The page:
DYING to Make a Point - Sondheim and His Themes of DEATH
Since I have started writing this blog, I've spent a great deal of time examining lyrics, several of which have been the terrific, insightful words of Stephen Sondheim. As I have been absorbing and cross-referencing, I have been noticing a recurring theme of death throughout most of his work. Death as part of emotional survival, death as part of losing one's self, impending death as part of an urgent warning for action, and actual physical death as life draws to a close. This is not to assert that Sondheim is maudlin, morose, or fixated, but it is arresting to explore how he uses themes of death to underscore the trials of life.
Sondheim's attention to slow, emotional death shows up several times throughout his writing career. One of the finest examples is "Everyday a Little Death" from A Little Night Music. Sung by Countess Charlotte Malcolm and Anne Egerman as they ruminate over their husbands' infidelities, they recount their spiritual demise as they are forced to suffer humiliation after humiliation. Marital indiscretions aren't killing them all at once, but rather, with each day, they feel it like a multitude of small pin-pricks that eventually grow into something larger, something infected, something that will eventually transform them into mere ghosts in the world they live. They see it everywhere: "in the curtains, in the silver, in the buttons, in the bread." The other glaring example is in "Not a Day Goes By" from Merrily We Roll Along. Beth, the wife of the uber-successful songwriter and producer Franklin Shepard, has found that her marriage no longer works and, despite the fact that she still feels affection for the man, she must come to terms with the fact that, until she dies, she will "die day after day after day after day after day" if she stays with him. Sondheim makes some really clear points exploring the theme of death in both of these songs. People can die slowly. People can have a small part of themselves killed each day of their life if their resolve and spirit are chipped away by someone who is emotionally murdering them.
Death and the legacy we leave behind is also an important theme of Sondheim musicals. In Into the Woods, the Mysterious Man and his son the Baker both realize the consequences of the messes they have made when they left those they love behind without resolving the issues that have long term consequences. In "No More" the Mysterious Man says "We disappoint, we leave a mess, we die but we don't." and his son responds "We disappoint in turn, I guess, forget though we won't." This speaks directly to the musical's theme "Careful the things you say, children will listen...careful the spell you cast, not just on children. Sometimes a spell may last past what you can see and turn against you." This is parental responsibility, what happens when we die, and how we cannot undo the mistakes once we are gone. Love and impact beyond death carries into Passion and through the character of Fosca. A dying woman with a multitude of illnesses that never allowed her to have a fulfilled life, Fosca obsesses over a man who probably does not love her. She identifies the young soldier Gorgio as her one hope that she might live on in the lyric "And should you die tomorrow, another thing I see. Your love will live in me." Granted, she is the one who is going to die, but she is projecting here. She is seeing love as something that supersedes death. and, through her ever-mounting guilt trip, desperately makes the plea for her own survival by letting him know that she would do the same for him. If he were to go first, she'd carry the love he gave her in her heart. Why can't he do the same for her?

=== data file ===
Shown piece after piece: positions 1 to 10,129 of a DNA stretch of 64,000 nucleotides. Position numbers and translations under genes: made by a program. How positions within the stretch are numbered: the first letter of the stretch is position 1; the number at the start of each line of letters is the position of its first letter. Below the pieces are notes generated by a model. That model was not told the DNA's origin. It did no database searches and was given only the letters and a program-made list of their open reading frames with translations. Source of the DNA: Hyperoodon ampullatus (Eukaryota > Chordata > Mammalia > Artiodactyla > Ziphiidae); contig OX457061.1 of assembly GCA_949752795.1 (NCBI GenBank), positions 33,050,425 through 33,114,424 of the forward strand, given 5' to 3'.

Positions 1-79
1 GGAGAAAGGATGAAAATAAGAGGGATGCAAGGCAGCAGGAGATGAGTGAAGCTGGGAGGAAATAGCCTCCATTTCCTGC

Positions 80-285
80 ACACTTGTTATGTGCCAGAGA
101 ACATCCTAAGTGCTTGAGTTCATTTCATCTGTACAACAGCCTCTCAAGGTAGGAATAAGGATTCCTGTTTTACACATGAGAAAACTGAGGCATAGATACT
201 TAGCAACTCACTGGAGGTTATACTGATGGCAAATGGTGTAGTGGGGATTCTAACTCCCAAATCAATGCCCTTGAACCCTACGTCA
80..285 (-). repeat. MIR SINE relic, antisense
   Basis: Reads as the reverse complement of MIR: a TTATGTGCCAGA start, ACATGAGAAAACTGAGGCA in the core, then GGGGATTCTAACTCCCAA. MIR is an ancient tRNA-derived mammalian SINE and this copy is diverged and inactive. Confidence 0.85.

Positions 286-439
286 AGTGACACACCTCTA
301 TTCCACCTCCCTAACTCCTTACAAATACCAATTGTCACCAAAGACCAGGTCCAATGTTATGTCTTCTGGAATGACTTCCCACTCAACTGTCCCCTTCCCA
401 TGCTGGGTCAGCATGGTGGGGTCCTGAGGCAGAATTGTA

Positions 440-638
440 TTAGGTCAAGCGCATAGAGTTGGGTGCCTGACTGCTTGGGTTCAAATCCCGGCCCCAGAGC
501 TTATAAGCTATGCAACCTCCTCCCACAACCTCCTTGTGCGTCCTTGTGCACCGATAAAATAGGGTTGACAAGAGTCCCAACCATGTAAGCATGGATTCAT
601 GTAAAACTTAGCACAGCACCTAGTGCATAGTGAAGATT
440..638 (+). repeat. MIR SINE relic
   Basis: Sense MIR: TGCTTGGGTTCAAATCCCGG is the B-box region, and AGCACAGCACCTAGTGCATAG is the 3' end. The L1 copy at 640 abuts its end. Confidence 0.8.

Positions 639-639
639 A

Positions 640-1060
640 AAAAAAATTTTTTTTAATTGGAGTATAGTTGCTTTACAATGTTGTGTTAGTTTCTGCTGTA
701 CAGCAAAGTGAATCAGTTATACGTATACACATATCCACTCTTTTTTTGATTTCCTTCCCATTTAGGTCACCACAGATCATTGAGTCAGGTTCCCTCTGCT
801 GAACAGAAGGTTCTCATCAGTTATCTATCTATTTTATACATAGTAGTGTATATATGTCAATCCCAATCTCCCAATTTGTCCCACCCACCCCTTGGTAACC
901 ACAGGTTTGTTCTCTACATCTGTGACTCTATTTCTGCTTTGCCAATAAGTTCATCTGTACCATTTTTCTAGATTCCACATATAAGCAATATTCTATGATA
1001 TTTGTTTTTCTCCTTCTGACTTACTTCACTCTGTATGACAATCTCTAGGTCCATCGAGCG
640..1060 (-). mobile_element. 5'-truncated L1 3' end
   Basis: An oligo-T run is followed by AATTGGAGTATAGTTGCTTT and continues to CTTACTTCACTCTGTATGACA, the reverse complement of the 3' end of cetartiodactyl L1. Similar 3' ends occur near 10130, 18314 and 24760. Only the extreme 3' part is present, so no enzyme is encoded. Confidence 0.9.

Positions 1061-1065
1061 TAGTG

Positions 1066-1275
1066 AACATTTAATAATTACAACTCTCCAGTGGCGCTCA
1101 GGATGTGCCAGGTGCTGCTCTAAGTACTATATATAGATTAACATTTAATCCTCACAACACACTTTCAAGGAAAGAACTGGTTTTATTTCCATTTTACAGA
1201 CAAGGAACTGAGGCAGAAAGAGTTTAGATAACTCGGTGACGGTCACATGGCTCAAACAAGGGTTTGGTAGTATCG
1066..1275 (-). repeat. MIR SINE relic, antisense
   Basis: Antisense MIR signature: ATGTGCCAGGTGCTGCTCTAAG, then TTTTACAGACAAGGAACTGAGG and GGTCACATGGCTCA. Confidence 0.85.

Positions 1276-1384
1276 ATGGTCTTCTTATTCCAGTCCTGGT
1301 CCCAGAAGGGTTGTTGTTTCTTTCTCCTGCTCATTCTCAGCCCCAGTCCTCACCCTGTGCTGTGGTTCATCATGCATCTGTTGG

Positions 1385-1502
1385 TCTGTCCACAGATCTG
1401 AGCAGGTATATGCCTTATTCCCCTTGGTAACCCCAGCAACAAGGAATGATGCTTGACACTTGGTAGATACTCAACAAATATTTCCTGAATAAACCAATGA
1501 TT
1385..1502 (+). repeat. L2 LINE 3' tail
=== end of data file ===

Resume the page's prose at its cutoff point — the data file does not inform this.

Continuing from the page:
Actual death permeates the musicals Sweeney Todd and Into the Woods, with characters dying left and right. Whether it be Sweeney's rage of murders growing out of his beloved wife's rape and supposed death, or the fear that grows through fairytale land as characters are picked off one-by-one by an enormous giant. This is justified death. These murders and fatal accidents are retribution for the morally corrupt and those who don't follow the rules. Sondheim (with his collaborators) use the theme of death as the ultimate consequence of life choices. The musical Assassins does the same thing, putting the gavel of judgment into the hands of those who have been disenfranchised, and who, with the compulsions of lunacy for retribution, swing that gavel with a mighty thrust (to varying results).
Isn't it impending death that thrusts the musical Follies? The death of vaudeville, the aging of its performers, the need to still be of consequence in a world that has essentially forgotten those who have grown too old to register as still relevant? "I'm Still Here" is a song of survival, overcoming all types of death (actual, career, financial, spiritual) by insisting reinvention of one's self as the only means of survival. These are people at the end of their lives, looking back and realizing that the best has passed. Are they already ghosts?
Sondheim has created so many colorful and haunting images of death in his musicals, using the theme, in a way, as a celebration of life or, rather, as the antithesis of obscurity. Death has strength. Death comes is myriad forms. Death is a motivator. The specter of death either kills us, or more likely, sustains us through our need for survival. It is the grandest of juxtapositions: life and death. The two wrestle and we all know who eventually wins, but Sondheim finds a way to make it an interesting battle to the very end.